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Once upon a time, there was a couple named Alex and Sarah. They had been together for five years, but lately, their relationship had hit a rough patch. They were arguing more often, and their fights seemed to escalate quickly.

One evening, after a particularly heated argument, Sarah suggested they try couples therapy. Alex was hesitant, but he agreed to give it a try. They found a therapist who specialized in conflict resolution and began their sessions.

During therapy, Alex and Sarah learned about the conflict cycle – the pattern of behaviors that they fell into during arguments. They would start with a minor disagreement, which would escalate into a full-blown fight. After a while, they would both hit a plateau, where they were too angry to continue but couldn’t find a way to resolve the conflict either.

The therapist taught them techniques to interrupt the conflict cycle and resolve their disagreements in a healthier way. They learned how to communicate effectively, listen to each other’s perspectives, and take responsibility for their own actions.

Over time, Alex and Sarah’s relationship began to improve. They still had disagreements, but they were able to resolve them without getting into full-blown fights. They found themselves hitting fewer plateaus and were able to reach a resolution more quickly.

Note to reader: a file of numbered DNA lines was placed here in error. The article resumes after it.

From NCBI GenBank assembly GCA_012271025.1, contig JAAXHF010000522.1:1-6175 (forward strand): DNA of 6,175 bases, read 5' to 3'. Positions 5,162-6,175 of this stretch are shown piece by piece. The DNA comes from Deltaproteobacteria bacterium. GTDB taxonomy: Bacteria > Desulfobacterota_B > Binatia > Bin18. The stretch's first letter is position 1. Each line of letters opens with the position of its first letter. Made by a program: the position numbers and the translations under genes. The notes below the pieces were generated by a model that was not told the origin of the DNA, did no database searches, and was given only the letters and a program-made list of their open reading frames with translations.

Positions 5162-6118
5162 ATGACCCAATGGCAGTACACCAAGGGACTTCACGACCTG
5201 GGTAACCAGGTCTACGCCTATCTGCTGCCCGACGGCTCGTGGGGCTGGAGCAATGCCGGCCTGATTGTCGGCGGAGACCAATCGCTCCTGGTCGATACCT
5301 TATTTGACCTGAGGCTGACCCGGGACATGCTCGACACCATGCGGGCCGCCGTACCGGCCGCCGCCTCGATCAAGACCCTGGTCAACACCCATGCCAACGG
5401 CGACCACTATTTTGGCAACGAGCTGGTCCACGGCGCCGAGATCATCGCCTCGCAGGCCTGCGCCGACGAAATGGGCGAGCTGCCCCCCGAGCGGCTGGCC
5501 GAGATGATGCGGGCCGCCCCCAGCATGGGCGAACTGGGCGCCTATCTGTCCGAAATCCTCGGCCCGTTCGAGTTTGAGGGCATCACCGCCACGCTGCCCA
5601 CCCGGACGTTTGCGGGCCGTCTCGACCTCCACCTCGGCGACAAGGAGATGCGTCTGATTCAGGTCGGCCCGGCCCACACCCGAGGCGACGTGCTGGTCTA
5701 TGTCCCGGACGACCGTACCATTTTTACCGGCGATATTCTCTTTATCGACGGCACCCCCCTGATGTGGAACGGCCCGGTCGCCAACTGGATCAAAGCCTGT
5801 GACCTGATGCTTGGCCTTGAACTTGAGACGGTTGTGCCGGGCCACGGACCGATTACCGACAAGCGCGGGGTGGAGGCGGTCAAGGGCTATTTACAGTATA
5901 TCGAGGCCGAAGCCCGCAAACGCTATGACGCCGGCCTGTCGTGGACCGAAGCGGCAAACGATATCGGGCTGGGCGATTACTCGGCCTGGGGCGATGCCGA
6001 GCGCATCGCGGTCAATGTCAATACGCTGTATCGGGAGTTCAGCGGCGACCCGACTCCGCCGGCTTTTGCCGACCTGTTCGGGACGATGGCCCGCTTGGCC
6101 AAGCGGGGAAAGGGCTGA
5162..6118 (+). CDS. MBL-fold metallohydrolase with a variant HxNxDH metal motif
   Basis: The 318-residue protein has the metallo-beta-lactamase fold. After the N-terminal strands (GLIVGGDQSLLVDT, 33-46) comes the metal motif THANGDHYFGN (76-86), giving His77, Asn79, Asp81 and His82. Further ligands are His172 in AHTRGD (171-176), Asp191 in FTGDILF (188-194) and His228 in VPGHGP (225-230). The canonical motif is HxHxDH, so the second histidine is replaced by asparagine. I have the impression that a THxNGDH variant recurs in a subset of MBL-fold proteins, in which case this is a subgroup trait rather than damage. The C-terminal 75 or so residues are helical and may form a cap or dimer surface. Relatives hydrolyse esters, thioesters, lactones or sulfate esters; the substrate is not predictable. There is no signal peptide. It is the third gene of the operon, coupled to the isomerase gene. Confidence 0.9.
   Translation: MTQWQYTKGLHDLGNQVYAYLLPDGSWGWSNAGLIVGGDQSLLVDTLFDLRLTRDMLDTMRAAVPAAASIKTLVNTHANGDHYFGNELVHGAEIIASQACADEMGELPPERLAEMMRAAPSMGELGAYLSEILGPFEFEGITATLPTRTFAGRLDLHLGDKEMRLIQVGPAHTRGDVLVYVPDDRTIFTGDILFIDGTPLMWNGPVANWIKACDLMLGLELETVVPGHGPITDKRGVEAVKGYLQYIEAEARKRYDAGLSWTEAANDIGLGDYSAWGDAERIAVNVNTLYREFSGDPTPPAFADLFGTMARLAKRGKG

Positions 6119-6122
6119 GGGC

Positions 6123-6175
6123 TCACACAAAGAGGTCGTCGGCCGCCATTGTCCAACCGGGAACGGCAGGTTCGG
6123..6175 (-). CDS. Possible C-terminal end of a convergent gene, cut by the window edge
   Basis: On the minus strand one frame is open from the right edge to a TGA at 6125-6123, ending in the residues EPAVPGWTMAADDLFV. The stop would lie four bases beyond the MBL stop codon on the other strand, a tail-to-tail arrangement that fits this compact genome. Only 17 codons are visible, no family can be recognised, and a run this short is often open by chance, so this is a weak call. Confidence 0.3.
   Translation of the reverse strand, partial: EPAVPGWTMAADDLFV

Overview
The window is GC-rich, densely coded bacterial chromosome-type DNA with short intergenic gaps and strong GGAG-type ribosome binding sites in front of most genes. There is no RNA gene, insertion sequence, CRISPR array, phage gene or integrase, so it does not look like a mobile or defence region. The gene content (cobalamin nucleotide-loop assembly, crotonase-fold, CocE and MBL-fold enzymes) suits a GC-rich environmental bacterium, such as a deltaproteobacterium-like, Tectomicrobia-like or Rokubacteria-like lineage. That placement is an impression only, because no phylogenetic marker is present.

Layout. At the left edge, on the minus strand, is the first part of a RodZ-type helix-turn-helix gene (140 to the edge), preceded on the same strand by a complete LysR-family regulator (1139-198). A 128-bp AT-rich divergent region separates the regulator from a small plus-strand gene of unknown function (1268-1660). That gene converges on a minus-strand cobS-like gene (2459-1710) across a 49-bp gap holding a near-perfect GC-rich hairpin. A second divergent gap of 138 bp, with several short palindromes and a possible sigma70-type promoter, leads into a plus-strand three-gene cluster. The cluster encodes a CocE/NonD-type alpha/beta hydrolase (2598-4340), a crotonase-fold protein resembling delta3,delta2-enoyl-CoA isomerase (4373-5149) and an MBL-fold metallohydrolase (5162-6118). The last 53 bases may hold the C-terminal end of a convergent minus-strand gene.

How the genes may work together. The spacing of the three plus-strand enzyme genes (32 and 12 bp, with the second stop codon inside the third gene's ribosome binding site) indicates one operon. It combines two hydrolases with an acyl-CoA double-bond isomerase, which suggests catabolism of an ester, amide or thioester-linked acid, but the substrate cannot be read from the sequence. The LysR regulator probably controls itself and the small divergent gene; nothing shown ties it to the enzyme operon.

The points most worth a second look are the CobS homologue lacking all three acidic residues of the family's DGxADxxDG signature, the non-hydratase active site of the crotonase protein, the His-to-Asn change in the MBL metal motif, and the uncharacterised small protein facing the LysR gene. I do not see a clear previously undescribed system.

One day, Sarah surprised Alex with a special dinner to celebrate their progress. As they ate, they reflected on how far they had come and how much they had learned about each other. They both knew that there would still be challenges ahead, but they felt confident that they could face them together.

But even though she was gone, I held onto those positive feelings I had whenever I was around her. I knew that she would want me to remember her with joy and gratitude, rather than sadness and grief.

So, I started doing things that reminded me of her. I listened to her favorite songs, watched her favorite movies, and even wore some of her old clothes. Whenever I did these things, I felt like she was right there with me, and it made me feel happy and comforted.

I also started reaching out to our mutual friends more often. We would share stories about our friend and reminisce about all the good times we had together. Being able to talk about her with others who loved her as much as I did made me feel like she was still a part of my life in some way.

Over time, the pain of her loss lessened, but the positive memories and feelings remained. I realized that even though my best friend was gone, the impact she had on my life would stay with me forever. And whenever I felt sad or alone, I could still remember that feeling of happiness and love that being around her brought me.

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